cases are all premised on a plaintiff's status as a direct competitor whose
position in the relevant marketplace would be affected adversely by the
challenged governmental action. Cf. Energy Transp. Group, Inc. v. Maritime
Admin., 956 F.2d 1206, 1215 (D.C.Cir.1992) (finding that a disgruntled
contract bidder, although generally engaged in the fuel transportation business,
failed to allege sufficient "competitive injury" where it could not presently, or
within prescribed future period, perform the particular types of services
required by the contract at issue). The Supreme Court found "competitor
standing" in the Camp cases based on an alleged potential for heightened
competition in a national marketplace. Thus, arguably at least, the narrower the
relevant marketplace, as in Rental Housing (municipality) and here (state), the

greater the likelihood that a plaintiff will experience future economic loss as a
consequence of the competitive advantage bestowed on its direct competitor. In
some "direct competitor" cases, future injury-in-fact is viewed as "obvious"
since government action that removes or eases only the competitive burdens on
the plaintiff's rivals plainly disadvantages the plaintiff's competitive position in
the relevant marketplace. However, "[w]here 'injury' and 'cause' are not
obvious, the plaintiff must plead their existence in his complaint with a fair
degree of specificity." Munoz-Mendoza, 711 F.2d at 425 (emphasis added).

There can be no question but that out-of-state milk producers are in direct
competition with Massachusetts milk producers. At the very least, out-of-state
producers have to defend their current 90% share of the Massachusetts milk
market and may even elect to compete with Massachusetts producers for the
remaining 10% market share.14 If, as alleged, see supra pp. 919-920,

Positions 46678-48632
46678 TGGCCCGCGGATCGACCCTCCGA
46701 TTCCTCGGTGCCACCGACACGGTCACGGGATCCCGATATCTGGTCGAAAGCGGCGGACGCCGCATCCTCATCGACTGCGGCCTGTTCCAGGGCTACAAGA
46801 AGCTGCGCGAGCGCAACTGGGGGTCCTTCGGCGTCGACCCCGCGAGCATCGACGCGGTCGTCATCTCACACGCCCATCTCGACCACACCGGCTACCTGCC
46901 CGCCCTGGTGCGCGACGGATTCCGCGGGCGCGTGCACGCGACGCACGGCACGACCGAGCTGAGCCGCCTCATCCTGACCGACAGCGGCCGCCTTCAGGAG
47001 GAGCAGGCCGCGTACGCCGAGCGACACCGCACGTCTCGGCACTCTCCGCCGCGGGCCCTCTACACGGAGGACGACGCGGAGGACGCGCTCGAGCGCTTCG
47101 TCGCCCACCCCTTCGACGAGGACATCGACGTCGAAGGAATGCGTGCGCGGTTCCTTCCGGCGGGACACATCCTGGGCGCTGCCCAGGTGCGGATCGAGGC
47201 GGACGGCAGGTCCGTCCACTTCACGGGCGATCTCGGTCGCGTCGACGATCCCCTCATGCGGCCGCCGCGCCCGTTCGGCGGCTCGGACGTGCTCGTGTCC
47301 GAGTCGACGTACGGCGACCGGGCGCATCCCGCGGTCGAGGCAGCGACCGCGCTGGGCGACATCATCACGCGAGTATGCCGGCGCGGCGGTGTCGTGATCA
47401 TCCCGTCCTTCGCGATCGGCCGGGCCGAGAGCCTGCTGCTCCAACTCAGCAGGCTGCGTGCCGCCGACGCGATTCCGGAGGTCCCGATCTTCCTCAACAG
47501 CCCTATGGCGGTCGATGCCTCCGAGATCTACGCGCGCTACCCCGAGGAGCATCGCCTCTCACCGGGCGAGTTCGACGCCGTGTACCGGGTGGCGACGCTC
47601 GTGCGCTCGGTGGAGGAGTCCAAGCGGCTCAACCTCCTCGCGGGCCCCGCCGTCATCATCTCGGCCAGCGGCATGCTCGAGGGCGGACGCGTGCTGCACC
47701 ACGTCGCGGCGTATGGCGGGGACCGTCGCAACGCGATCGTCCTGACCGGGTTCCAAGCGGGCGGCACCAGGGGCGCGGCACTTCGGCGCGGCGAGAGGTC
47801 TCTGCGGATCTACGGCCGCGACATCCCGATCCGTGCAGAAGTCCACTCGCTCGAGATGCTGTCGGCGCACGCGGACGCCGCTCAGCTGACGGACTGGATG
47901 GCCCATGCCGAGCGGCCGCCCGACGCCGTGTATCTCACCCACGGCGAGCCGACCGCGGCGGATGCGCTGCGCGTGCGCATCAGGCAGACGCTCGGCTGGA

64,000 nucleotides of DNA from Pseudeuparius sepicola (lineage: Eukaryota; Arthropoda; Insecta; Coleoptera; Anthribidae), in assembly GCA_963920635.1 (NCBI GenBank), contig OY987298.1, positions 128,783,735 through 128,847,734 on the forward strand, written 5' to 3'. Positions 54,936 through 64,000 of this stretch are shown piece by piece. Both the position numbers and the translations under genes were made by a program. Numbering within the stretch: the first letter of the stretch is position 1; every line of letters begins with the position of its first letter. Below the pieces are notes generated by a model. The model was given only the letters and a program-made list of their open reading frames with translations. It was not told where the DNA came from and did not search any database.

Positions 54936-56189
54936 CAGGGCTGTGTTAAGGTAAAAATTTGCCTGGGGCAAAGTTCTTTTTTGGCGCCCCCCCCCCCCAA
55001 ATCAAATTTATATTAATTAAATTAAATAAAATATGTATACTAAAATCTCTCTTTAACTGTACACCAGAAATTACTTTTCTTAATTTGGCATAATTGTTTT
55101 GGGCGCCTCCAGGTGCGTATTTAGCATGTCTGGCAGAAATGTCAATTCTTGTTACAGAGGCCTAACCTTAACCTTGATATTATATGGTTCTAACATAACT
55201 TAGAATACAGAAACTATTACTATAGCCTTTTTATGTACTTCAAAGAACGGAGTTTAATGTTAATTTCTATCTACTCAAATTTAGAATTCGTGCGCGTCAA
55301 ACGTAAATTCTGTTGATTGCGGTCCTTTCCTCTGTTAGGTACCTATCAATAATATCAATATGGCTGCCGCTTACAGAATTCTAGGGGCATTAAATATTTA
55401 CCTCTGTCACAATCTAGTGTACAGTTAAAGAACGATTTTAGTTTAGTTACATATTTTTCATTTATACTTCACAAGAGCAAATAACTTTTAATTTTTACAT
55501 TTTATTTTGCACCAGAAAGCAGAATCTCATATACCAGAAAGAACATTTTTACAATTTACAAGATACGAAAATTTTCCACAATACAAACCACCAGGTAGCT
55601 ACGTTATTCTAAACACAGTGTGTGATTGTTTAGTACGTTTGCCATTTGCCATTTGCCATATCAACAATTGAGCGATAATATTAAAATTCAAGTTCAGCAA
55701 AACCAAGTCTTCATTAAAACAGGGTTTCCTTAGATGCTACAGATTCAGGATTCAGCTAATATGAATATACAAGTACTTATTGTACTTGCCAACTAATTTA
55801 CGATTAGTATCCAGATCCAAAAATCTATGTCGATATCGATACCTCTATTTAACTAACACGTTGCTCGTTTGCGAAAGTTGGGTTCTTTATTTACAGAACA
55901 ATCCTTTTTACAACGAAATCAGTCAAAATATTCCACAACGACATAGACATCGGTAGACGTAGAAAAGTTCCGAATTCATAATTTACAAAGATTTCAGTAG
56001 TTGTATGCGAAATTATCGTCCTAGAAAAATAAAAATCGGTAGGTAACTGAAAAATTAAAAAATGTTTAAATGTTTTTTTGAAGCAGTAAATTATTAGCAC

Massachusetts producers were to realize sufficient infusions of capital to
increase their milk production and their Massachusetts market share, it is
"obvious" that appellants would sustain direct economic harm commensurate
with the diminution of their current market share.


Even assuming, however, for discussion purposes, that the causal nexus
between the challenged pricing order and appellants' alleged competitive injury
is not sufficiently "obvious," we are not persuaded by the Commissioner's
contention that the sequence of economic events projected in the second
amended complaint is too conclusory, speculative or attenuated. See, e.g.,
United Transp. Union v. Interstate Commerce Comm'n, 891 F.2d 908, 912
(D.C.Cir.1989) ("When considering any chain of allegations for standing
purposes, we may reject as overly speculative ... predictions of future events
(especially future actions by third parties )....") (emphasis added), cert. denied,
497 U.S. 1024, 110 S.Ct. 3271, 111 L.Ed.2d 781 (1990). In order to
demonstrate "standing," "pleadings must be something more than an ingenious
academic exercise in the conceivable"; a plaintiff may not simply assert "that he
can imagine circumstances in which he could be affected by the agency's
action." SCRAP, 412 U.S. at 689, 93 S.Ct. at 2416. The more remote in time
the alleged injury-in-fact, the less obvious the "concreteness of the
controversy." Thus, where the complaint relies only on prospective harm, it "